Computer resources have been allocated for World Wide Web activities that support research, education, administrative processes, and other legitimate pursuits. All activities must be consistent with this purpose. Violations include, but are not limited to:
1. Emailing commercial activities that are not approved by University administration
2. Creating, displaying, or transmitting threatening, racist, sexist, obscene, or harassing language and/or materials
3. Violation of personal privacy
4. Vandalism and mischief that incapacitates, compromises, or destroys University resources and/or violates federal and/or state laws
5. Commercial advertising; displaying pornography or racist jokes
6. Posting private personal information without permission such as grades, medical records, or any other information that is protected by the Public Records Law
7. Providing information or instructions to compromise University security measures
System administrators are expected to treat the contents of electronic files as private and confidential. Inspection of electronic files and electronic mail, and any action based upon such inspection, will be governed by all applicable federal, state and local laws. The Upper Iowa University community is advised that all files stored on main systems, including electronic mail, are backed up regularly and may be subject to subpoena.
Upper Iowa adheres to the acceptable use policies of our internet service providers.
Personal Web pages are permitted for University faculty, staff and student organizations (student organizations must be in good standing with the University). Personal Web pages for individual students are permitted only when assigned as a class project.
Personal Web pages must adhere to all sections of this Acceptable Use of Technology policy. Authorization to post personal Web pages must be obtained through the Director of Web Services and the Director of Information Technology. (See form 103)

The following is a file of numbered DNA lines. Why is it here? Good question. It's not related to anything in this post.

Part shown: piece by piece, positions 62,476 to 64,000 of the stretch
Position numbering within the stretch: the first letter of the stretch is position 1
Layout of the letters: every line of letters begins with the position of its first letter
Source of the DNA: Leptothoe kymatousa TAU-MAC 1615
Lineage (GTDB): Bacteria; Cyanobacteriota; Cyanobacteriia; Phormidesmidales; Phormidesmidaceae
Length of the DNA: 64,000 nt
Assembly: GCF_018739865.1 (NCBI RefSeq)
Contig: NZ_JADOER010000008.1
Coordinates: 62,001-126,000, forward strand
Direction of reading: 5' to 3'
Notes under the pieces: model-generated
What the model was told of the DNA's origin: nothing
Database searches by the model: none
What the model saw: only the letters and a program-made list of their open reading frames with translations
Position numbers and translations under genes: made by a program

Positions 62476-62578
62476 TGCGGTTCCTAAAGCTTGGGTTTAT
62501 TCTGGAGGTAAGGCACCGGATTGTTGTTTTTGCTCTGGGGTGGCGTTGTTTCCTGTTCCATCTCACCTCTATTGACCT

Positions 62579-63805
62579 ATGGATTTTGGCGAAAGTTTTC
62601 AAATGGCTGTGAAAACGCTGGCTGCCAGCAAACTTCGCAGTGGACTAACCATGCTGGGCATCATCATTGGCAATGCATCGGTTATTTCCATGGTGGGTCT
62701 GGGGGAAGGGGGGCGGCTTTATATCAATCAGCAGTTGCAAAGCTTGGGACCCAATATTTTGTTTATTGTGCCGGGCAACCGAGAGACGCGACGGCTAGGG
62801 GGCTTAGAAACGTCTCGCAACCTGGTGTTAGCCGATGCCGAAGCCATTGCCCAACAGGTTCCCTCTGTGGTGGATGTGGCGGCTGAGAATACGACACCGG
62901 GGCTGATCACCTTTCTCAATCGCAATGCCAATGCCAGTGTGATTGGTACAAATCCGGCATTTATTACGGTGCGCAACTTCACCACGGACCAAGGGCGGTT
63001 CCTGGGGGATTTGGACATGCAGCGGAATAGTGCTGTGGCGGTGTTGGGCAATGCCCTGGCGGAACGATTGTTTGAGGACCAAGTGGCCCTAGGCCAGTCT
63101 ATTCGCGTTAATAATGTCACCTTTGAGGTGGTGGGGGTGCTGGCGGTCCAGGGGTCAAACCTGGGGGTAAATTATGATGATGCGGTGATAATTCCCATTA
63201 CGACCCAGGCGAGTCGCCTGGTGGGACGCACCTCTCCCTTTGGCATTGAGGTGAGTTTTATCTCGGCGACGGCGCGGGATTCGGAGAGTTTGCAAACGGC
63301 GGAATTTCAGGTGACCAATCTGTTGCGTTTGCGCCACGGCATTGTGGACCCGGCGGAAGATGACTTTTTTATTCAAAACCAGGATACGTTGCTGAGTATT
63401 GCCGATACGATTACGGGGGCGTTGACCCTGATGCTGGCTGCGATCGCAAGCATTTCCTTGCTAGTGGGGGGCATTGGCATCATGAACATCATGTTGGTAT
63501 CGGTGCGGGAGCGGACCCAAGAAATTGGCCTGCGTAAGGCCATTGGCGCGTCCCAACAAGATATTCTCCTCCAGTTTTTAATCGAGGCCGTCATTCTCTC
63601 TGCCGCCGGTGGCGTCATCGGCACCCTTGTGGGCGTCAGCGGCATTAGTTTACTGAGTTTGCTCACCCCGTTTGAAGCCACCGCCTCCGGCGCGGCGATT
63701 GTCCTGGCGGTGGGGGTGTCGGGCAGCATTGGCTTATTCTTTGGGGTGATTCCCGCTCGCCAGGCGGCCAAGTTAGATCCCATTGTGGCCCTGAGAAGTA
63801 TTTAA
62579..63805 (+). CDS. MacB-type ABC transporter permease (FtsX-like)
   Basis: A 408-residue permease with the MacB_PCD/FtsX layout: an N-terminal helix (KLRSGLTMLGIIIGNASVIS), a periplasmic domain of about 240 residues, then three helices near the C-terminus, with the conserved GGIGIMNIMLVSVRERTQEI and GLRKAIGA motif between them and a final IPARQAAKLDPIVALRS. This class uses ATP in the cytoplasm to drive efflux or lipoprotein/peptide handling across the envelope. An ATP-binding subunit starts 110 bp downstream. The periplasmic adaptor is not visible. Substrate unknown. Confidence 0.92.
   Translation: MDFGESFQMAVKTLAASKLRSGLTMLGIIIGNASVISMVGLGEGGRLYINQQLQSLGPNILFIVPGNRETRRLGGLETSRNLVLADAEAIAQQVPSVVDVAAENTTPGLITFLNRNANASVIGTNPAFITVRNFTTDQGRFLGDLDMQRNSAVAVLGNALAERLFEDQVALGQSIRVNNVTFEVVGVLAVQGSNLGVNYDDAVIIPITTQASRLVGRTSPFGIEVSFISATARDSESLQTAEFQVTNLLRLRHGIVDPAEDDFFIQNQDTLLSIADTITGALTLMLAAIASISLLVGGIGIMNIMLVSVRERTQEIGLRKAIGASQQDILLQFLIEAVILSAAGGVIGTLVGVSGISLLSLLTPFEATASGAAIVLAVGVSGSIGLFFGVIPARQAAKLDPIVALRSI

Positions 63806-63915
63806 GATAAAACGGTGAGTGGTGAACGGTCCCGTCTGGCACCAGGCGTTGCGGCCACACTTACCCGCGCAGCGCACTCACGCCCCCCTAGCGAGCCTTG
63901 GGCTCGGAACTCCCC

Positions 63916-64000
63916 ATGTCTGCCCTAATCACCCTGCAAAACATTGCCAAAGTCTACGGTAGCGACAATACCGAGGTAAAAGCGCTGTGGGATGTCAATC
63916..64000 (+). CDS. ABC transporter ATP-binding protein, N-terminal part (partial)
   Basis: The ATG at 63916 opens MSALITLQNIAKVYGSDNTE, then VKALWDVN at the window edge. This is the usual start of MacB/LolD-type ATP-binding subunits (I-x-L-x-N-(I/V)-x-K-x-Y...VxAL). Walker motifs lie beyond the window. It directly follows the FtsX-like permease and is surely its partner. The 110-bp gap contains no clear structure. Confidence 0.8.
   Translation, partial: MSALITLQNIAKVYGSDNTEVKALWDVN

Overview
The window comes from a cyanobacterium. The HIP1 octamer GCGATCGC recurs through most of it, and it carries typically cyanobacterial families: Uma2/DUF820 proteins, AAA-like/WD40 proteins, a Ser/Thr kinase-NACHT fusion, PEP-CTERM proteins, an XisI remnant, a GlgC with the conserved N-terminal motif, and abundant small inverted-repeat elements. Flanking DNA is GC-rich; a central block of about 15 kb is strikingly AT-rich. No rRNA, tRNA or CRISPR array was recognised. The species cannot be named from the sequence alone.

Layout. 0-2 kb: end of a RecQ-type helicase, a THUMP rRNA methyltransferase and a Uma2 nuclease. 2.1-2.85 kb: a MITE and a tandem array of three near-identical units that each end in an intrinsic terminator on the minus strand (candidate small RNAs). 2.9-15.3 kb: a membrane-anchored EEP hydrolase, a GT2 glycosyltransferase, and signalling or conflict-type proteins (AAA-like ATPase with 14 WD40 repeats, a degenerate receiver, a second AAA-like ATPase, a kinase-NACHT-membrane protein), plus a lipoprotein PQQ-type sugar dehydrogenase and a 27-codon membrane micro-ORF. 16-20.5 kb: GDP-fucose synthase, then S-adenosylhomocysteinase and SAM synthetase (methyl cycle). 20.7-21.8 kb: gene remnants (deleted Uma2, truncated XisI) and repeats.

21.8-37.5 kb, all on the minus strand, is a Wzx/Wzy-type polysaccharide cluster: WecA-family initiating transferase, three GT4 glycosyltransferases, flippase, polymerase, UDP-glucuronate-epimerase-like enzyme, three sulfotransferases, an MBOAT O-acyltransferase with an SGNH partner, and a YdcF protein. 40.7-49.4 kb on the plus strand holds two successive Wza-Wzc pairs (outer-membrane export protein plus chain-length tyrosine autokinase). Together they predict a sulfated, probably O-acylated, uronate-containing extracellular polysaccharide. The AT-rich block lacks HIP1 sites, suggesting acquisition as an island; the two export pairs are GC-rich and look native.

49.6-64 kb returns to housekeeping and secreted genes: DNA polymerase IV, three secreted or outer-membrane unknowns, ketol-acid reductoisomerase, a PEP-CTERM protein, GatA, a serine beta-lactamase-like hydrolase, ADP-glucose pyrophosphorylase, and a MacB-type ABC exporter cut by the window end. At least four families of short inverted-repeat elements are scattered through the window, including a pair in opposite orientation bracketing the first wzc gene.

Because these pages are personal and not part of the University’s official Web site, Web Services or the Information Technology Team will not provide any Web page creation or design services.
Suspected violations of the Computer Use Policy are to be reported in writing to the Director of Information Technology. The Director will be responsible for the investigation of the alleged violation. Based on the findings the Director will have the right to temporally suspend the computer privileges of the individuals involved in the violation until the completion of the University judicial process. As a part of the investigation it may become necessary for college authorities to examine electronic files, accounting information, printouts, tapes, or any other materials on University equipment. For potential liability reasons, the University reserves the right to monitor all communications on the University’s system.
The Director of Information Technology will forward the findings of the investigation to the appropriate University official for further disciplinary action as follows: for student violations, the Dean of Student Development or the Center Director, Program or Regional Director; for faculty violations, the Dean of Faculty for the Fayette campus or the AVP of Academic Extension; or for staff violations, the direct supervisor. The appropriate University official will follow the disciplinary hearing procedures as outlined in the Student Handbook.
Sanctions for the violations of the Computer Use Policy may include but are not limited to loss of computer privileges, reprimand, suspension or expulsion for students and discharge from employment to possible prosecution by state and federal authorities for employees.
Upper Iowa University does not warrant that the functions or services performed by or that the information or software contained on the University’s technology resources will be kept confidential, meet the user’s requirements or that resources will be uninterrupted or error-free or that defects will be corrected. The University does not make any warranties, whether expressed or implied including, without limitation, those of merchantability and fitness for a particular purpose, with respect to any technological products or services or any information or software contained therein.
Director of IT
Upper Iowa University